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Lloyds latest £1.8bn PPI hit once again exposes big investors’ failure to be more than absentee landlords Investors said nothing when banks were selling worthless policies. It has cost them £50bn and counting James MooreChief Business Commentator @JimMooreJourno Monday 9 September 2019 11:14

The fresh round of PPI hits flagged by RBS, Virgin, and Co-op were always going to serve as hors d’oeuvres to Lloyds. The main course has proven harder to stomach than anyone could have expected: a late spike in claims that could cost the bank up to £1.8bn.

Complaints had been running at just under 200,000 a week but that number quadrupled as the deadline agreed between the banks and the Financial Conduct Authority for submitted them approached.

If Lloyds’ worst case scenario is realised, the total cost to the industry will come in at over £50bn, of which it will have contributed just under £22bn.

It is, of course, possible that the final cost of the pre deadline claims spike will come in towards the lower end of Lloyds’ range, which the bank put at £1.2bn.

Some of the late rush may be the result of people just rolling the dice and submitting claims with little validity.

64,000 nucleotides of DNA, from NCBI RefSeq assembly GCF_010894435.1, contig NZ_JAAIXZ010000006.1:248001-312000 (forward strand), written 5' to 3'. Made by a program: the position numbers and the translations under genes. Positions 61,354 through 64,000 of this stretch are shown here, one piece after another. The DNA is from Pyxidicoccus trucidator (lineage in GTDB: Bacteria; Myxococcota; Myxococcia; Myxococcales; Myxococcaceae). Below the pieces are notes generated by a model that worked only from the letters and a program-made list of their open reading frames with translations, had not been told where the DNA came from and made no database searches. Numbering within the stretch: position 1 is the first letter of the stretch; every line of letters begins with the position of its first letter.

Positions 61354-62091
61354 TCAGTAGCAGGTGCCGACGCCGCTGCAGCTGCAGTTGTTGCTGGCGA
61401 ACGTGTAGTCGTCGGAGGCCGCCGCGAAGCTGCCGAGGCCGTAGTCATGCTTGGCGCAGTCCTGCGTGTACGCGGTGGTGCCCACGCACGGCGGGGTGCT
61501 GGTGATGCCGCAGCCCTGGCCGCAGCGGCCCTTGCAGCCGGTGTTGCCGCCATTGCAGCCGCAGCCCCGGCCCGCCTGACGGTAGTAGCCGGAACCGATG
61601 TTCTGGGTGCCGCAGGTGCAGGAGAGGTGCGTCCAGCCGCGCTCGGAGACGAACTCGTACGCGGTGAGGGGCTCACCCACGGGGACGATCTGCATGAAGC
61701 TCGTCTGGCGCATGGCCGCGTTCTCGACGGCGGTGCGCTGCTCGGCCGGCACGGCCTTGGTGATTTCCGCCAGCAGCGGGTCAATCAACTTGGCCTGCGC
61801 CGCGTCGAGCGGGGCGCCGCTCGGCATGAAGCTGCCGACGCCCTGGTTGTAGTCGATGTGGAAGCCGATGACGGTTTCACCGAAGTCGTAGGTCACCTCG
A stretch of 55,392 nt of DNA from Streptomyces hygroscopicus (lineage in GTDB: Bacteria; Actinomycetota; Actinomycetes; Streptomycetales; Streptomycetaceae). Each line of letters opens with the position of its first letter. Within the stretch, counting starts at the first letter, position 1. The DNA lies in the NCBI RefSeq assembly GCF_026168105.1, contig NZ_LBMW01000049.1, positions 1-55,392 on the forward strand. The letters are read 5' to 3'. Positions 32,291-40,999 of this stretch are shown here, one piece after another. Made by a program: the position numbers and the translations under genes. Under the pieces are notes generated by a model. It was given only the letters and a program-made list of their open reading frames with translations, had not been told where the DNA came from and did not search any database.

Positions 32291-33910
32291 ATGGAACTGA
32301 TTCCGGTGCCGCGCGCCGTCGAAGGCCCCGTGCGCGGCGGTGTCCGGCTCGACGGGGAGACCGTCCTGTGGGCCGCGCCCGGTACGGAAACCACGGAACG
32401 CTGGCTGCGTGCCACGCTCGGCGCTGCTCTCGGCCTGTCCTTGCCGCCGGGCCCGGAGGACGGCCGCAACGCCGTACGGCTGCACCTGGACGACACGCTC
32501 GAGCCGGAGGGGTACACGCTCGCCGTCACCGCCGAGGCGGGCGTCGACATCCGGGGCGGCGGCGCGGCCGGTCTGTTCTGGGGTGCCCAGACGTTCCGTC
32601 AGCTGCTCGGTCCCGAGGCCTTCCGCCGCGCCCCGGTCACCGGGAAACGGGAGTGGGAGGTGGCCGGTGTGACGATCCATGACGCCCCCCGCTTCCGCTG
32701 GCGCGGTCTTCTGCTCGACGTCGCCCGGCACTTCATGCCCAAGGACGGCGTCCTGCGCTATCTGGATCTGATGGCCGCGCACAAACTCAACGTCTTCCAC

When banks huff and puff about their customers doing that, it pays to remember that it wouldn’t have happened if they hadn’t ripped off millions of people in the first place.

That said, the thing to remember about PPI is banks’ worst case scenarios have time and again proven to be wildly over optimistic.

The financial hit from this latest provision will have real world consequences for Lloyds’ investors. While bank has sought to reassure that it will have sufficient capital to pay its dividend, its share buy back programme (another means of returning capital to investors) has been suspended.

That had been helping to prop up the share price of late.

Big investors suffering fall out from this, even if it’s limited, is a very welcome development.

Few of them raised any questions when banks were aggressively selling millions of worthless PPI policies, despite the fact that the profit margins on them were so wildly out of whack when compared to other insurance policies that it ought to have raised alarm bells.

Institutional shareholders, with a time horizon longer than a few months, should have been asking how those sort of margins were produced and whether they were sustainable. If it looks to good to be true in banking, that’s because it usually is.

Instead they sat back and counting the dividends until regulators woke up to what was going on and rained fire down upon them.

Such short sightedness over PPI serves as yet another example of why giving big institutional shareholders the job of stewarding the big companies in which they invest has miserably failed. The scandal shows it’s failing shareholders as much as any one else, if they only but realised that.

Sadly, there’s scant sign that the majority of them have worked it out.


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